I can’t forget the way people spoke so nonchalantly and uncaring about the death of >550,000 American citizens, or over 3 million people worldwide! I watched friends be more concerned with having to wear a piece of paper over their face for twenty minutes of shopping than they were for the possible health outcome statistically of their neighbors over 65 years of age. Citizens worried more about their “personal rights,” as they perceived them, than they were staving off the spread of a disease that had healthcare workers going beyond the possibility of what they could do. I remember reaching a wall of what I felt I could handle as a nurse in 2020. Then we busted right through that mother, to the point I recall in tears asking a coworker, “is this real life?!”
We were drowning, and no one cared! Our patients were dying, and no one cared! And now, things are getting better, causing some folks to say COVID-19 wasn’t a big deal. And no one seems to care!! Except me, my coworkers, and the families of the 3 million dead people. We seem to care. We seem to remember the past year wasn’t just a political ploy to oust Trump, reform gun control, or God-forbid, raise gas prices.
I don’t guess I have much more in me to say right now than that. It’s exhausting and it’s heartbreaking. Just when I think my heart is healing, callous words step on the broken pieces.
My husband told me earlier, “Brie, people just don’t know. They’re ignorant.”
To which I replied, “I wish I was too. I would rather be ignorant to the reality of a pandemic than have gone through what I did as a nurse in Covid Critical Care in 2020.”
So, if you see a nurse friend with a distant, haunted look while you discuss the government’s mishandling of the pandemic, try and understand why. It was so much more than you’ll ever know to those it touched personally. I do believe politicians play circumstances like a fiddle, and I know things were and are still mishandled in regards to COVID-19, but we have to be bigger than that. We, as human beings, have to rise above politics and the noise of this world to care compassionately about one another. If anything could return to normal after a pandemic, maybe it could be that.
RON STELSE says
YOU TOOK THE WORDS RIGHT OUT OF MY THOUGHTS. I CRIED AND THEN I DIDN’T FOR FEAR I’D CRY AGAIN. COVID WAS BAD ENOUGH BUT THE ‘UNCARING’ WAS WORSE. THX BRIE. I’M SO GLAD YOU ARE AND WERE ONE OF MANY THOUSANDS WHO ‘CARED’ FOR THE DYING. HUGS. ♥♥♥ RADIO RON ♥♥♥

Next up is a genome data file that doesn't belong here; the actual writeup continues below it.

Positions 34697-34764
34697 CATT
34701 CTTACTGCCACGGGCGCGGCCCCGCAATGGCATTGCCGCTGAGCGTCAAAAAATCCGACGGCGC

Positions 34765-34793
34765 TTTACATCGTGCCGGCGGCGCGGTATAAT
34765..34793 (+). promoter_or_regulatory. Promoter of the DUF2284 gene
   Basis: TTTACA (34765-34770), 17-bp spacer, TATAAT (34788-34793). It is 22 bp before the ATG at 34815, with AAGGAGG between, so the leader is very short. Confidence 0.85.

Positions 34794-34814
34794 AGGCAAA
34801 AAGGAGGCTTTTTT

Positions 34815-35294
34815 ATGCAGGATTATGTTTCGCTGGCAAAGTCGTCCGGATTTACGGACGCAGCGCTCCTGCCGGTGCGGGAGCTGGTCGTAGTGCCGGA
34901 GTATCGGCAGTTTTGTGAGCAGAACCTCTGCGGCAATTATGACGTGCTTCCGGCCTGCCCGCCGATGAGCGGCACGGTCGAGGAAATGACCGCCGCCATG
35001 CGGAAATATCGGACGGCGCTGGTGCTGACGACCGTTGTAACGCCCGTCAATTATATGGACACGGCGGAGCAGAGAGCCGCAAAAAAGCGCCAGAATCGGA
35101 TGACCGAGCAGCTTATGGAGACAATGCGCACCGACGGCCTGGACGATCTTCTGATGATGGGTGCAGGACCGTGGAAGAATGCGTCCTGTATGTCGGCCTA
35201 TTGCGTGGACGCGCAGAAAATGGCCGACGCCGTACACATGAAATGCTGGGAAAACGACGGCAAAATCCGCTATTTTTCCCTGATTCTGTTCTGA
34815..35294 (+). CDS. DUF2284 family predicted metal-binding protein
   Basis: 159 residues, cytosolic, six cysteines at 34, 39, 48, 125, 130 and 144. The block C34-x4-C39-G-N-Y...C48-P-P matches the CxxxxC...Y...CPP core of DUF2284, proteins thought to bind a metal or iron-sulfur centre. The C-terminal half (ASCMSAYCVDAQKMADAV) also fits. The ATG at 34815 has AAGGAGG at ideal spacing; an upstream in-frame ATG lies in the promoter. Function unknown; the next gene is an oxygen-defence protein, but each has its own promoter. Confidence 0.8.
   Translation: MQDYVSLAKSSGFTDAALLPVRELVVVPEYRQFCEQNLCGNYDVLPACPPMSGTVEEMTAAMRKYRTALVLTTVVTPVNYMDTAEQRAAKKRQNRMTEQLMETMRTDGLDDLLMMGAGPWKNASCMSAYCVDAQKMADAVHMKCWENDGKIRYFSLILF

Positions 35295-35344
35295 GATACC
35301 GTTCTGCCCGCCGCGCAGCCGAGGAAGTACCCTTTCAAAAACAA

linda McCormack says
i totally agree with you. I am nurse..much older than you..65 and where I live in Beith in Scotland at midnight on New Years Eve a man goes up into the church tower and rings the bells, very slowly at first and then faster. I was on my knees sobbing for all that had been lost by families, patients and even myself. I hope..never again.
I hope so too.
Lisa Pierce says
I am so sorry for all that you and the other healthcare workers have had to and still are enduring. It makes my heart ache to think of all the ignorance and selfishness of this world. Now here we are with a vaccine and people won’t even get it. That includes my family and many friends. I’m vaccinated but still unsure about going without a mask. I don’t know if I will ever feel safe again. If people weren’t compassionate and caring before the pandemic I hope this past year has changed their hearts.
God bless you Brie. May God shower you with His peace and keep you and your family safe. Praying for you always.
Thank you so much ☺️
Christina M Kincaid says
Thank you for putting my thoughts into words. I am a geriatric’s nurse. Not as complicated as critical care, but when I talked to a Resident at one of my appts, he said, “you deal with life. It’s all the same, complicated or not.” When we were fighting it the worst, at our facility, I got it. Thankful I was only out two weeks. Still having fatigue, still can’t taste or smell as well. I miss some of my favorite old people, I still hurt that that so many had to be isolated from their families for “safety” and it contributed to their decline. Still aggravated at, as your husband said, “ignorant people,” some in my own family. Yes, we in the real world of healthcare will be reeling from this for a long time. I do pray that you will find a caring church family. I am grateful for mine.
Nancy A Obrigewitsch says
You know I haven’t been in healthcare for this fight but I have a niece, sister in law and a brother in law who have been and I was a Respiratory Therapist for years. I caught Covid in the early days and my Dr refused to test me because i hadn’t traveled or been with anyone who had but I came close, very close to dying at home, alone. So the pandemic was never a joke to me. It still isn’t. People don’t get that there are still people dying. It’s not gone. I follow a group on FB, Young and Severely Affected by Covid-19, if that doesn’t wake you up to reality nothing will. The loss of young pregnant woman is absolutely terrifying and heartbreaking too. Just from following that page I knew they would announce there was a huge risk to pregnant women and then they did. Twenty times more likely to be fatal. All I can do is pray that more people than not use good judgement. After all we haven’t even gotten kids vaccinated yet.